‘Bike to the Ballpark’ event offers cyclists discounted Marlins tickets, police escort
Sunday’s ‘Bike to the Ballpark’ offers bicyclists marked-down tickets to the Phillies game and a ride with a police escort from downtown Miami.
09/27/2012 6:34 PM
09/27/2012 7:59 PM
Does riding a bike to a Miami Marlins ballgame sound like a good, fun alternative to driving? But you’re not sure how to navigate safely to the stadium on two wheels? Then fear not.
On Sunday, cyclists can get discounted tickets as cheap as $15 to the afternoon Phillies game and ride with a police escort from downtown Miami to the ballpark, where — should additional enticement be necessary — they will be greeted by Miami Mayor Tomas Regalado.
The family-friendly “Bike to the Ballpark” event is the first dry run in a long-in-the-making initiative by the city, the Marlins and cycling advocates to establish an on-street bikeway to the East Little Havana stadium, part of a broader effort to provide fans with appealing alternatives to driving to games.
By the start of next season, advocates and planners hope, a 1.6-mile route marked by signs and pavement striping will connect the stadium to the Government Center Metrorail and Metromover station on the other side of the Miami River. That will make it easy for fans to take their bikes on the train, then safely pedal the short distance to the stadium, they say.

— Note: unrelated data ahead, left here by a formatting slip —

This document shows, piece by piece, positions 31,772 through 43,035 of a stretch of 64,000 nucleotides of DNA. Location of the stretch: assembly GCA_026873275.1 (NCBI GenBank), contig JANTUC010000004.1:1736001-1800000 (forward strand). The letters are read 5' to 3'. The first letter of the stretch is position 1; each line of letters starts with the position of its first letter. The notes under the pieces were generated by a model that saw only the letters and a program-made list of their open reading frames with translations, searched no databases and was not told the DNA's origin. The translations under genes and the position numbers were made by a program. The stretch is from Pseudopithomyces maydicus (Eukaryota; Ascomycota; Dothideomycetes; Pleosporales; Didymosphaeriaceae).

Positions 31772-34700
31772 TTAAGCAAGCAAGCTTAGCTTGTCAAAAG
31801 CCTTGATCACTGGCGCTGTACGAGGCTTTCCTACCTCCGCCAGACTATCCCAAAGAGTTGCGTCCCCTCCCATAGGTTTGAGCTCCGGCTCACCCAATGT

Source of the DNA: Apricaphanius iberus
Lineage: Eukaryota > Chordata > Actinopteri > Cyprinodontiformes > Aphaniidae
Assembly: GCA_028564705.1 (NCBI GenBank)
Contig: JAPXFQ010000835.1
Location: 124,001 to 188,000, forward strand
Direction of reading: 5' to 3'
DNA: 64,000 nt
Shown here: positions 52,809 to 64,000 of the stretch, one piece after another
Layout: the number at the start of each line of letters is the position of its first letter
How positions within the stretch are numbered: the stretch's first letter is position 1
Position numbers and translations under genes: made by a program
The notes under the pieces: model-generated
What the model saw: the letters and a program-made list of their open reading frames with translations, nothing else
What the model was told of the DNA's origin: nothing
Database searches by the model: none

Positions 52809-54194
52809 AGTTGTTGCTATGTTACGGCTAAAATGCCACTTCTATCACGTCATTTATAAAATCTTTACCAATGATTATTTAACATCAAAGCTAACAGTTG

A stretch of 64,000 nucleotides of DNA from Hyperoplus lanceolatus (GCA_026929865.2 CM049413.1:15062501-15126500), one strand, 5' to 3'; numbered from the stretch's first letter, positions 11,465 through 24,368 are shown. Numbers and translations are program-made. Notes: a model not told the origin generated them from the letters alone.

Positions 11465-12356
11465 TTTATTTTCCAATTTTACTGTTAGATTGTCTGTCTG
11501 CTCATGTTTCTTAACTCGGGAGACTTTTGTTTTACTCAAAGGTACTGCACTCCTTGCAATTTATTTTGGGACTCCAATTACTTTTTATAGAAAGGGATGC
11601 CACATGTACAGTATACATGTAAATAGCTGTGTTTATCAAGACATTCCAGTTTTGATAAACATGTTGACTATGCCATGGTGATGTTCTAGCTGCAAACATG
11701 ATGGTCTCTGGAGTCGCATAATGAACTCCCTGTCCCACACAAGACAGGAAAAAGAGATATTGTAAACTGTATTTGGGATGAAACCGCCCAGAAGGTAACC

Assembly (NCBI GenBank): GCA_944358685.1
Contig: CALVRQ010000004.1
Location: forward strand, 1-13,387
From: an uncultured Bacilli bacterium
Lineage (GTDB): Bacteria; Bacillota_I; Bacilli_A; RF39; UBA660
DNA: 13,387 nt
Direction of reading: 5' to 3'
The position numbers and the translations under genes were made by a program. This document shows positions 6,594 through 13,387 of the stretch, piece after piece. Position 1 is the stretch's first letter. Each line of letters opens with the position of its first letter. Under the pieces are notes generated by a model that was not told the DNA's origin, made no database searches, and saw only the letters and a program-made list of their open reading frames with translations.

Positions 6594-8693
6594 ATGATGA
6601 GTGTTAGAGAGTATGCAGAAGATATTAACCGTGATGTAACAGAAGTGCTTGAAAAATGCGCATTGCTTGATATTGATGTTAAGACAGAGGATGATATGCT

Planners always meant to encourage cycling to games — popular at other urban baseball parks across the country — as part of the transportation scheme for the Marlins’ stadium, which has limited car parking in four city-owned garages. The city parking authority installed covered racks for 145 bikes inside both north-side garages.
But even though bike parking is free, compared to $20 for cars, those racks have gone woefully underused, in part because city and county planners could not settle on a feasible bikeway to the stadium in time for this year’s inaugural season. In the absence of a designated route, busy game-time car traffic has discouraged people interested in cycling to games from doing so, advocates say.
“I’ve been to Marlins games. No one is using the bike racks,” said Eli Stiers, a Miami lawyer and board member of Green Mobility Network, a nonprofit group that is organizing Sunday’s ballpark ride. “But it’s actually very easy to get to the stadium from a central location like Government Center.
“We want to have a good showing to demonstrate this is possible, that it’s not scary, it’s not dangerous,” he said. “And hopefully by next year we’ll have a permanent greenway to the stadium.”
One problem for transportation planners has been the distances from the stadium to the nearest two Metrorail stations, which are too far away for a comfortable walk. The city now provides popular free trolleys from the Civic Center/Jackson Memorial Hospital station to the ballpark.
To connect cyclists to the stadium from Government Center, planners have settled on a route that follows Northwest Third Street to Northwest North River Drive, then crosses the Miami River on the Fifth Street Bridge. On Sunday, the escorted ride will take Northwest Fourth Street directly into the stadium, but city planners say the permanent route might instead use Third and Fifth streets, which are one way in and out of the ballpark.
Eventually, the short bikeway should connect to a planned, city-wide network of on-street bicycle lanes and marked bike routes. The Florida Department of Transportation, for instance, will install a combination of bike lanes and sharrows — chevron-shaped pavement markings indicating that traffic lanes are to be shared by bikes and cars — on nearby Flagler and Southwest First streets as part of a soon-to-start resurfacing project.
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